Representations of Home Creative Journal

ROAM - Winter/Spring 2022 - ROAM 2

The Virtual Classes

Margarida Vale de Gato

The romanticization of the quarantine is a class privilege and so is social distancing. The personification (or, worse, the personalization) of the virus is disgusting misanthropy. Agreed, but moving on: framed inside the house, I "met", due to having recently subscribed to Instagram, more people in the last twenty days than in the previous twenty months. I have started following writers and other artists who I realized were my contemporaries far and near, and I now see their photographs, their screens bursting with creativity within my squares, their heart-drawn messages at the window, certainly more uplifting than what their nerve-wrecked imaginations must be contriving, from which an anxious art will perhaps emerge in due course. I correspond, I participate in this streaming palpitation, I share my steps around between the house and the back stairs, mimicking a meta-dance, fake it till you make it.

I am followed by people and follow back people with amusing, foreign, gaudy nicknames, which I have no idea who or what they stand for, even if they, too, share sparkling swan lakes against the plague.

The ongoing colonization of zoom-school, however, takes me away from the virtuoso "lives" to make me wonder whether it's worth shortening the program or replacing content with other more engaging and/or current matters, such as – it seems they're really asking for it – social networks and participatory popular culture. About this, I remind myself: networks increase – as should be evident by their non-abashed advertisement of “filters” – the social divide. Anyone, in theory, can "publish" his or her story, but the windows follow the condominium standard. It is very easy to privatize them and to admit only those who are condoned or recognized as members of the same club. And there is a kind of scorched earth policy: each new network seeks to attract the most gifted (read, wealthy) vanguards and leave the previous performers-aka "opinion makers" for "the people" and for the outdated (this is what happened, according to sociological data, in the transition from myspace to facebook, or from facebook to twitter and instagram).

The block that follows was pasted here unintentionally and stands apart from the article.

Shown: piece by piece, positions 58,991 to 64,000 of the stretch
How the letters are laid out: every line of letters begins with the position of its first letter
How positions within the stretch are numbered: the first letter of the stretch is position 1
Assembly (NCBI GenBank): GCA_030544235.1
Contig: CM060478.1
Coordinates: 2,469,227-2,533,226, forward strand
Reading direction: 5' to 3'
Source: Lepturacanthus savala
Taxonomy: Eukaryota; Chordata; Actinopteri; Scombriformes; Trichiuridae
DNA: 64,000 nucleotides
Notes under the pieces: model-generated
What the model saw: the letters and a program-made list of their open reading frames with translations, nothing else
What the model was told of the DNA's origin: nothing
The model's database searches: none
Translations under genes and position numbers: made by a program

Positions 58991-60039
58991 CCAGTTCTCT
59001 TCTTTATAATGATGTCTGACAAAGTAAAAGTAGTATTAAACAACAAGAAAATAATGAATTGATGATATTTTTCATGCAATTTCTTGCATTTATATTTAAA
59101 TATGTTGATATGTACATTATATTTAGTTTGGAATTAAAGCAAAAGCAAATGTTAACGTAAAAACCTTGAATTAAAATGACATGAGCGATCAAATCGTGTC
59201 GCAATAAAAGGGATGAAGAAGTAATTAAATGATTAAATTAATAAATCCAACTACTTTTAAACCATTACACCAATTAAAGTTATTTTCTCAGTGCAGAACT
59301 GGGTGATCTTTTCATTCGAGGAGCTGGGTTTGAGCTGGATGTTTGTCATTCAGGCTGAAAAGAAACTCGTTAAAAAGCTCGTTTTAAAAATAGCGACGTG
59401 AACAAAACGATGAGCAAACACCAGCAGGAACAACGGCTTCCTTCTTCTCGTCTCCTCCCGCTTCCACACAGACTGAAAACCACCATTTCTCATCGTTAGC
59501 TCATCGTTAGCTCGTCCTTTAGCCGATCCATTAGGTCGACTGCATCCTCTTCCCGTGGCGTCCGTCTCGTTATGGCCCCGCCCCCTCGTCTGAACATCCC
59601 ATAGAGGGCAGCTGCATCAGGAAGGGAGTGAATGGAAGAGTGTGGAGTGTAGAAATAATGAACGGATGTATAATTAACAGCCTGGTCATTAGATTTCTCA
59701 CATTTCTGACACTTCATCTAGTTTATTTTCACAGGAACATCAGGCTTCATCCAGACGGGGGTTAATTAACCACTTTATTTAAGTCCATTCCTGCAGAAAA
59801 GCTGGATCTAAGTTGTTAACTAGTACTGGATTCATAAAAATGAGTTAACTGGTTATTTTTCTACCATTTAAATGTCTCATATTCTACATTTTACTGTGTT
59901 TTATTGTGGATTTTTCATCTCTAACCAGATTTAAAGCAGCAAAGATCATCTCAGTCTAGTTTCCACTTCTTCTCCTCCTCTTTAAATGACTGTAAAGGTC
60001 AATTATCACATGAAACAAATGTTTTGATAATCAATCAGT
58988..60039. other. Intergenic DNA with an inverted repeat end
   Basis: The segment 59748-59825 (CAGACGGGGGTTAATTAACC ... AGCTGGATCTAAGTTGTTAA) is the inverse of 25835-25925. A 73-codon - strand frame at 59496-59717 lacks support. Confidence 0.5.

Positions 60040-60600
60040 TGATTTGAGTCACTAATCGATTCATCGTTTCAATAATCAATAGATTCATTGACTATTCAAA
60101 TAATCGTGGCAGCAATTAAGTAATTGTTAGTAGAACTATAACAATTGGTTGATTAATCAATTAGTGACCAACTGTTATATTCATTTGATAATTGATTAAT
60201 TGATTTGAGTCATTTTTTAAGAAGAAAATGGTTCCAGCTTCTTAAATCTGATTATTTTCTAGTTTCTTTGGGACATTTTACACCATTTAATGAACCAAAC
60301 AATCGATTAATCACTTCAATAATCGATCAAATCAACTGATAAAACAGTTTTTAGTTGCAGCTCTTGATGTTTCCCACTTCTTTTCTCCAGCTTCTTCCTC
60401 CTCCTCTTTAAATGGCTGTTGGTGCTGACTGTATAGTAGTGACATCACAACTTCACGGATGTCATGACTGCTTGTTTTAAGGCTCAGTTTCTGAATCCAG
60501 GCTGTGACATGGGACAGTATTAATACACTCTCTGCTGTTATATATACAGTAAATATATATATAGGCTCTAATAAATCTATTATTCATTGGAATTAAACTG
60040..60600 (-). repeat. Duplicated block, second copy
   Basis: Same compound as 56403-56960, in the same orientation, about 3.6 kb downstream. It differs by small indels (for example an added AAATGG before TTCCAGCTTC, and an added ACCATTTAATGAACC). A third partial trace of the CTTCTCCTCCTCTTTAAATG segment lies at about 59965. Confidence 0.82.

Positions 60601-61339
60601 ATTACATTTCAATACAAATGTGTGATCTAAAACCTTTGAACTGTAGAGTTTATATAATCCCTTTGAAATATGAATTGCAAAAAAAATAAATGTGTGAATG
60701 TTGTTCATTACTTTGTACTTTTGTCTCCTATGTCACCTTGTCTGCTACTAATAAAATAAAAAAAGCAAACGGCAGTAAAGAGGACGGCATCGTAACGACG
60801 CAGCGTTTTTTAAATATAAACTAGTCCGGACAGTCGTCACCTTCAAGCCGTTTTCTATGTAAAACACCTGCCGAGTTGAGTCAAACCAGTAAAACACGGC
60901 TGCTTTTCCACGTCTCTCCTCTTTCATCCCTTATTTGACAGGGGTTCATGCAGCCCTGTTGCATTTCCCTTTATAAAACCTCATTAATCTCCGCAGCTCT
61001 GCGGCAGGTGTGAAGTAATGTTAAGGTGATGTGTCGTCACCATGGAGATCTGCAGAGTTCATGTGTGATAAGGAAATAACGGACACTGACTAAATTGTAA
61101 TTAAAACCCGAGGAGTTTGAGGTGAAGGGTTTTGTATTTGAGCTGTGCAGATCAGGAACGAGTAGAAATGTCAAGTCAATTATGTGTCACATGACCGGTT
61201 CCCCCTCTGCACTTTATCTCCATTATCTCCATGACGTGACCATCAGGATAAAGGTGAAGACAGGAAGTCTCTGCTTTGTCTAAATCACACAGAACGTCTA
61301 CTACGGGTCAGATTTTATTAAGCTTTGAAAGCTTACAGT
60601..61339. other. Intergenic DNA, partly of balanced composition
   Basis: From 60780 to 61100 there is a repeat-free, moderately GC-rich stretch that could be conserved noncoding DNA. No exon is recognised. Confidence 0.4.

And yes, we commiserate, we even get emotional and wreck our nerves with "those who don't have our luck", who are going to get much worse in this unprecedented crisis, we hear about them in the footnotes of the viral curve trends, we know about their numbers increasing as they pilgrimage the doors of a place with the beautiful name of "Casal Vistoso," or "a cottage with a view", the Lisbon shelter where the homeless were herded, like a barracks without troops.

Meanwhile, in this "emergent state", I have started following people who I don't know if they have any living flesh. I stopped following those who daily incarnated in front of me, without their seeing or acknowledging much less "liking" me: in public transportation or even sitting on cardboard in front of the supermarket where I continue to physically shop. I don't know if they disappeared because they were persuaded to protect themselves in that shed (and thank goodness for the amazing courage of the volunteers), or if they chased them away out of panic that the virus would spread exponentially with poverty, or if they stopped coming simply because coins were discouraged. Ah, the metal is finally vile, and we are all, as we are requested to be, public health agents, incarcerated customers of surfaces with controlled access.


Margarida Vale de Gato, March 30, 2020


P. S. As I finish this text I see that at 00:16 I received an email from the "virtual school team" that calls me by name and gives "tricks and tips for online teaching". Among them: "don't take more than a day to give feedback to students." This is true. This is all connected and it's not even a plan: overprotect, infantilize, overcharge, de-autonomize, acephalize, insensitize — the virtual masses.

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